By Laura J Collins
Photo by Jessica White
The Ottawa singer-songwriter Kelsey Hayes is a CBC Searchlight contestant for the second year in a row. Searchlight is an annual competition where Canadian artists all over the country compete for audience and judge votes to move onto the regional rounds, and ultimately to national finals to find the best new Canadian talent.
Hayes’ unique style, which she describes as jazz influenced indie pop, has drawn a lot of attention locally. She won the MusicOttawa Singer-Songwriter competition in 2015, performed at multiple venues associated with RBC Bluesfest and CityFolk festivals last summer, and toured and performed at several universities in China last year.
Hayes said she was very shy growing up, and after starting singing lessons, she discovered that singing gave her a voice, on and off stage.
“I could be a lot more outgoing on stage than in my everyday life. So I just got more and more involved with music as I discovered that it was giving me a sense of passion and purpose that I hadn’t had before. So I started playing guitar and piano on top of singing,” she said.
Hayes’ family was not musical but she listened to a lot of her father’s records in the house, such as AC/DC and U2, as well as singer-songwriters like John Hyatt, Bruce Springsteen, and Tom Petty.
When she was 11, she started exploring what her own music would sound like, and through radio, found artists like Adele, Taylor Swift, Ed Sheeran, and Amy Winehouse, who have been her biggest influences ever since.
“I love Amy Winehouse’s voice, but I mainly love the feel of the writing, and the groove that she created in every single song,” Hayes said. “Also her writing style, the lyrics, they are very conversational, and that is really interesting to me as a lyricist. They allow the listener to feel that they are included in the moment of the song.”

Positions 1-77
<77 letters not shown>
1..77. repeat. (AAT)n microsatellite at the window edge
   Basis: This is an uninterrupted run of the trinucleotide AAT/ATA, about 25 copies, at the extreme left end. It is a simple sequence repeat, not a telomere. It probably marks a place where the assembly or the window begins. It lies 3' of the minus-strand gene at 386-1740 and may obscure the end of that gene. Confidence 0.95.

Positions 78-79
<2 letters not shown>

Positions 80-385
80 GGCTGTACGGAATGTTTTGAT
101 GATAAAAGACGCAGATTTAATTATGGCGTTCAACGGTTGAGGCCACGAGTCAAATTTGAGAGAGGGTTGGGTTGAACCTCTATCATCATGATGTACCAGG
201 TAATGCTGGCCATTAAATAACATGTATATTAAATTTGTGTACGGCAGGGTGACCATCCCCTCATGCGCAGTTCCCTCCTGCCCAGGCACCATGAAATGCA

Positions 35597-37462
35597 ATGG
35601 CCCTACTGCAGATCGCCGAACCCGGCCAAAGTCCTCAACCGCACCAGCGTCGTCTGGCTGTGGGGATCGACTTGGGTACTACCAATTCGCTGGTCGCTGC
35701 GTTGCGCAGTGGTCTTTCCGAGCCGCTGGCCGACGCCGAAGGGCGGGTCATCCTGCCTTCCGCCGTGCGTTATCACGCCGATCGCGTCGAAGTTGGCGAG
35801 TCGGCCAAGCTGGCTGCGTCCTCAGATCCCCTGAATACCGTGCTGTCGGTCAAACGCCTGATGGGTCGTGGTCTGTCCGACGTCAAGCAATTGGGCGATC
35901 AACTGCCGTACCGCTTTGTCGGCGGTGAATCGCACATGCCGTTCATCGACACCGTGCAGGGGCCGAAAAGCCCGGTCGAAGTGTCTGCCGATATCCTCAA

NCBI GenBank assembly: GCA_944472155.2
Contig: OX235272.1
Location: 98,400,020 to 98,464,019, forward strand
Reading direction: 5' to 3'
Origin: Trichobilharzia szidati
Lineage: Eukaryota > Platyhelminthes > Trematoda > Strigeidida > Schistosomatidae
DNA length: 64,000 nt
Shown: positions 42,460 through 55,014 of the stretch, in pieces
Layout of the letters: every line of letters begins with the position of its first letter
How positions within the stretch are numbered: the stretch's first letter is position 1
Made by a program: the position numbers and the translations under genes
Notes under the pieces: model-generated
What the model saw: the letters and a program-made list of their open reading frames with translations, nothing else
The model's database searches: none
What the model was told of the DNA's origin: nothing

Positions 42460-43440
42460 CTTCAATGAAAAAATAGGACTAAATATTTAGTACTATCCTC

Hayes herself has a very unusual songwriting style, where she builds the melody first and writes the lyrics into the melody.
“Often times I’ll sit down with a piano or the guitar, and I’ll be in a certain state of mind or in a mood, and I know that I want to communicate that mood into a song. So I’ll find a chord position that I like, and start building a melody on top of it, and once I’ll find what I like, I’ll start bringing lyrics into the song that reflect the mood that I’m trying to get out there”, she said. “A lot of people don’t write like that, but I just go straight with the musical feeling and the mood, and then try to put lyrics in. When I’m writing I really like to create a heavy groove if I can, and I really like to write really strong hooks that turn into catchy pop music. So it’s a mix of genres.”
Hayes said her writing has been progressing a lot as she gets older. When she first started writing, she was mainly writing about her own experiences but has recently been writing more about other people’s experiences, and stories she has heard from others, or even catchphrases that she says have started some creative ideas.
“I took a songwriting course with the Canadian folk singer-songwriter Ian Tamblyn at school recently, and on the first class he wrote down 10 things on the board he had heard people say that morning, and we had to write a song based off one of those 10 ideas and it was awesome. So I took that idea from that class and started to pull from what I was hearing around me,” she said.
Hayes has been in studio for the past couple of months working on tracks for a new EP, and is hoping to bridge out to Montreal and Toronto for more shows on top of her Ottawa gigs.
She is also dreaming of someday working with Diana Krall and Kathleen Edwards. Hayes is also participating in the “Keys to the JUNOs” songwriter contest, which she hopes will bring more recognition on top of the potential CBC Searchlight success.
“Last year I didn’t make it past the regional rounds on Searchlight, and I’m hoping this year that I will. My recognition level is starting to increase, which feels amazing as an artist because our whole purpose is to try to get our stuff out there. To create and to hope that content flies. So to be recognized on more regional or national level would feel really fulfilling,” she said. “But regardless of what happens, I will keep on going and writing.” •